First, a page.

Making it to Panama is the first of one of our major trip goals, officially, marked off the to-do list. I think this milestone location calls for an…
Updated Stats Page!
Days since leaving: 131
Nautical miles covered: 3,988
Number of countries: 8 transited, 5 actually visited
Number of nights spent at sea: 25
Number of anchorages visited: 31
Number of marinas visited: 7
Longest stay in one place: Chiapas, 32 days
Shortest stay in one place: Herradura, 4 hours
We are safely tucked into an anchorage outside of Panama City. We arrived just before daybreak on Thursday morning after three nights at sea. We had intended to do a two night run from Golfito to Isla Cebaco, then a one nighter to Pan City, but things were going well, and we weren’t overly tired so we just pushed through in one swoop. Either we are getting better at these long runs, or its true what other cruisers say: the first night is the worst, and then you get into a groove and its easier (read: you are tired enough to nap a lot during the day, so you can stay up all night), let’s just go with the theory that we are getting better at it, shall we? We have worked our way into a pretty good overnight routine, each taking a 6 hour shift. Most folks we know do 3 or 4 hour shifts, but Elan and I both love our beauty sleep, and find that getting one long uninterrupted sleep is more restful. Plus, this means I can cafenate before my shift without worrying about it keeping me awake when its my turn to sleep.
En route we had our usual afternoon/evening thunder and squalls, but that has become a routine unto itself. The person on watch alerts the other when the squall is a few miles away; the other closes all hatches and windows; grabs rain gear and PFDs (lifejackets) if they aren’t already out and stands by to put out rain catcher buckets if necessary. I’d love to say that these rain catchers are outdoors, but alas, they are indoors, to catch the interior leaks and keep our bed from being soaked. Haha.
We made it around Punta Mala, an area known for bad weather and strong currents, without incident. The dolphins in that area are especially acrobatic. They slap their tails and will repeatedly jump out of the water next to our cockpit. If I ever had the choice to live as an animal, I’d want to be a dolphin- now there is a species who knows how to have fun! I would have taken a photo, but I have been forbidden to take any more pictures until our replacement camera arrives this week. Someone (who, me?) filled up all of the memory on Elan’s iPhone and the computer with photos on this trip. 🙂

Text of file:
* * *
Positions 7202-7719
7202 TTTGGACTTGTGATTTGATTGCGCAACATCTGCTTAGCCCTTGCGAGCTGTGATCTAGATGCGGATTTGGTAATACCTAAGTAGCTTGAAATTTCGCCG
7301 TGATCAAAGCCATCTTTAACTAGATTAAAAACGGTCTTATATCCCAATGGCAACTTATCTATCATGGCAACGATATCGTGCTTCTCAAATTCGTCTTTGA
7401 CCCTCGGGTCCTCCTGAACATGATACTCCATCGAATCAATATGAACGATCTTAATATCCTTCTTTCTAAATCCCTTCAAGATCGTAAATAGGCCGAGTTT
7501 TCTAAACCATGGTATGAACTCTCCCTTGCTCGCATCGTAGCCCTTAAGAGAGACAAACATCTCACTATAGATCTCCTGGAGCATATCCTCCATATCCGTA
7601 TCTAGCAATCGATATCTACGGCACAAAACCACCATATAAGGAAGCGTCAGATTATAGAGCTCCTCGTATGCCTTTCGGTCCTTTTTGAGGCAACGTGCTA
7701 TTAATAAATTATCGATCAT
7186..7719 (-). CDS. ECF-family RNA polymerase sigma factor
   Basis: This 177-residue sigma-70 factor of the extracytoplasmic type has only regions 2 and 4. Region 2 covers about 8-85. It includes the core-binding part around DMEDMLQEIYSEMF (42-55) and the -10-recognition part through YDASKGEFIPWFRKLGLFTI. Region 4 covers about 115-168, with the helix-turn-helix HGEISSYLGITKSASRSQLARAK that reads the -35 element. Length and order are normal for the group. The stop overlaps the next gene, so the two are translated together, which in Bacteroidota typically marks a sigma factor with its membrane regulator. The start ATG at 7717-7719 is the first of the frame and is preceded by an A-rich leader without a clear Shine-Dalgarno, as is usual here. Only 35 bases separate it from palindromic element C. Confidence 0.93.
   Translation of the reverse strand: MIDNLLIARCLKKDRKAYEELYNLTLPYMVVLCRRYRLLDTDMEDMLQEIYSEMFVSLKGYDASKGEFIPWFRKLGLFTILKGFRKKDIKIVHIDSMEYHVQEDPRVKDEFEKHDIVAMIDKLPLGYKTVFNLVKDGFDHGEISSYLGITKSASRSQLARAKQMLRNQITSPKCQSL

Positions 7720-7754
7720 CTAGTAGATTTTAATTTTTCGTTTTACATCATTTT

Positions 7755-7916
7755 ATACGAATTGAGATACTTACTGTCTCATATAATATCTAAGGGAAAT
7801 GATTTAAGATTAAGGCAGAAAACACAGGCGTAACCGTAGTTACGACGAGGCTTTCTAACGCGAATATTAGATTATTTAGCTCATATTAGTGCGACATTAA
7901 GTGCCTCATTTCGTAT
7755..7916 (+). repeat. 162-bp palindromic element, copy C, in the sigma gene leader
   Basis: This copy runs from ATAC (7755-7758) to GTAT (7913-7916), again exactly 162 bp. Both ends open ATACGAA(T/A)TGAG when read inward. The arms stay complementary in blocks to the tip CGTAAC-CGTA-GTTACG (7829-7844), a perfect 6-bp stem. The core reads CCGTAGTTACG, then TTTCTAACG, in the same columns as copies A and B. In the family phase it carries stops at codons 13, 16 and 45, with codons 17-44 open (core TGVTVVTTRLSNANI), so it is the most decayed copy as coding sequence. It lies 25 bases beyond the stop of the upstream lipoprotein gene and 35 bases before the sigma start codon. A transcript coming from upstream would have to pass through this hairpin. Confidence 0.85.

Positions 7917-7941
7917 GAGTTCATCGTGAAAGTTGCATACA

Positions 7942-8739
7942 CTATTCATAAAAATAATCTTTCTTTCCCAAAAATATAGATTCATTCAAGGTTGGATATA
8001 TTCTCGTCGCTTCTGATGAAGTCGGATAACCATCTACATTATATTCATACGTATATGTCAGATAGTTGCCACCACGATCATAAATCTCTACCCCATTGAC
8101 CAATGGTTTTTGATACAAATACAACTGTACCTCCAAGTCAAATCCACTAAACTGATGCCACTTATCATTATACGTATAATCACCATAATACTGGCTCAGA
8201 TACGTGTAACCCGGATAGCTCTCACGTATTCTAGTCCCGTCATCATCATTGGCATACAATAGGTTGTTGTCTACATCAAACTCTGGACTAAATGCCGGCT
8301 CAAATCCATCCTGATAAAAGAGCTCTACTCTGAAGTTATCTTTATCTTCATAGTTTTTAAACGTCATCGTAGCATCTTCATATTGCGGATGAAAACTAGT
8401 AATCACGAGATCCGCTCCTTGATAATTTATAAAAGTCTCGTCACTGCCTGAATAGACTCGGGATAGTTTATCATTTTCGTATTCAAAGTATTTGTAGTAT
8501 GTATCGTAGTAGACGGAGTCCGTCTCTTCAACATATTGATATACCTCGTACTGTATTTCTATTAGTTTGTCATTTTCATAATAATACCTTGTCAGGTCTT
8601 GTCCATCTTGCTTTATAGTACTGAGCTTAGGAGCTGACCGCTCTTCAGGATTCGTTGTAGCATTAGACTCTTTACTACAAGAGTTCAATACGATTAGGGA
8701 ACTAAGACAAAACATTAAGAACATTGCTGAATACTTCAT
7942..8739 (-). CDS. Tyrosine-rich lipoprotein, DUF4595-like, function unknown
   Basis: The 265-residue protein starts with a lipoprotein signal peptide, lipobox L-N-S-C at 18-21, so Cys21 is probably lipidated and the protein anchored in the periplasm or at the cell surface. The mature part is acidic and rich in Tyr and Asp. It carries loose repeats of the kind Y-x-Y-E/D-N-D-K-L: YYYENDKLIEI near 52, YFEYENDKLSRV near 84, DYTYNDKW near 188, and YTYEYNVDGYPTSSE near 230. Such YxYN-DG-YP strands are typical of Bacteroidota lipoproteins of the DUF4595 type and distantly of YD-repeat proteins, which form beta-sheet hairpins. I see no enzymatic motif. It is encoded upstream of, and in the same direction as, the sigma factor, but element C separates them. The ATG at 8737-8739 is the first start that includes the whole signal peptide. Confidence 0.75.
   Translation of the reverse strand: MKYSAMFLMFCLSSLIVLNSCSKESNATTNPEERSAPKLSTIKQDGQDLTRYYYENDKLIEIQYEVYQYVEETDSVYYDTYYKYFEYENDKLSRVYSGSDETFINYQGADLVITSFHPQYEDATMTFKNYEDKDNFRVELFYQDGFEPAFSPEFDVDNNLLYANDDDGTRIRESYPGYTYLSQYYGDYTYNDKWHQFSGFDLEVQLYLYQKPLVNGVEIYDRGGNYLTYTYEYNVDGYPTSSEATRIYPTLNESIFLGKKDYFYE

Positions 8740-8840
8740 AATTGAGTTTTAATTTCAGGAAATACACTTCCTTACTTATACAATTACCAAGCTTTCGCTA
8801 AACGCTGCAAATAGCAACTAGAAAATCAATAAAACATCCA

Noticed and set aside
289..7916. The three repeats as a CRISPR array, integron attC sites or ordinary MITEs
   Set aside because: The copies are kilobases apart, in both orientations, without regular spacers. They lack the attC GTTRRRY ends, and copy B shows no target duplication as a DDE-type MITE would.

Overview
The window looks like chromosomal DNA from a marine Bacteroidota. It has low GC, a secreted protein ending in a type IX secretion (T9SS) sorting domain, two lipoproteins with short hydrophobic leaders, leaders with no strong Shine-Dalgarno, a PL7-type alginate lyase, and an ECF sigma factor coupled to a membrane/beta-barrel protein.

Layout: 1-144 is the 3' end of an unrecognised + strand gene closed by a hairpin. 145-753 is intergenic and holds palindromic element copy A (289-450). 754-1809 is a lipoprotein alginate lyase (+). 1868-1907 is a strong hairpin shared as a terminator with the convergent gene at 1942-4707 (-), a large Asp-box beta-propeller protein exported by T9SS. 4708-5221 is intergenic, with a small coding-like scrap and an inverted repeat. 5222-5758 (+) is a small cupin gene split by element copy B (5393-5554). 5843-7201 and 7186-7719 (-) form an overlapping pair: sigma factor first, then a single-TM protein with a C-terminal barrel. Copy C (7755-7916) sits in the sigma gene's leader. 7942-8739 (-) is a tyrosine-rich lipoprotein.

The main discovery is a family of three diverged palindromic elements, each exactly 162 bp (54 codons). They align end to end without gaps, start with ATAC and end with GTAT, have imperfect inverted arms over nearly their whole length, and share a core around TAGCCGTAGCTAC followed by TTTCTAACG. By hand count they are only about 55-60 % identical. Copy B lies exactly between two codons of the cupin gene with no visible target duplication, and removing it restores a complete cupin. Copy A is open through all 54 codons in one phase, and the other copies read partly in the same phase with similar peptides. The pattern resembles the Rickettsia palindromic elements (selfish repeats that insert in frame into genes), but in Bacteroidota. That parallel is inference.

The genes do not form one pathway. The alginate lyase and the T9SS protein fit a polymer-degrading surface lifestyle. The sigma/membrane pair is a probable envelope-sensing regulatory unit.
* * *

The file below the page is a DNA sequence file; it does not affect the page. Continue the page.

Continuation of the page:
We arrived to the canal zone a few hours before sunrise, and were amazed to see a city’s worth of lights floating outside the canal. Container ship, after container ship, anchored out and waiting their turn to transit the canal. We maneuvered around them, and sped across the canal entrance channel to our anchorage area.
We spent our first two days in the city doing our best to be legal in the country, but finding the check-in process confusing and cumbersome. After 5 office visits and numerous taxi rides around town, we have checked in with all three authorities.
Yesterday, I spent some time with a tube of 5200 doing my best to locate and fill any potential rain/salt water leak sources on deck. I was proud of my workmanship for a smug 30 minutes until a rain squall hit and clearly demonstrated that I missed the majority of them. Such is the life of a boat owner. I am happy to report that one of the few leaks that I DID manage to stop was above our galley table, which is great considering that it will Elan’s sister Deja’s sleeping place for the next two weeks.
Deja and Jake arrived from Seattle yesterday, and we will hopefully get the ball rolling on our canal transit in the next few days. Adventures await!!
I realized today, that the beginning of June marked one year of living on the boat. When I mentioned it to Elan, his comedic answer (said in all seriousness) was “Wow, has it been a year already?….. That feels like forever ago”. Well said, my dear, a lot has happened in the last year.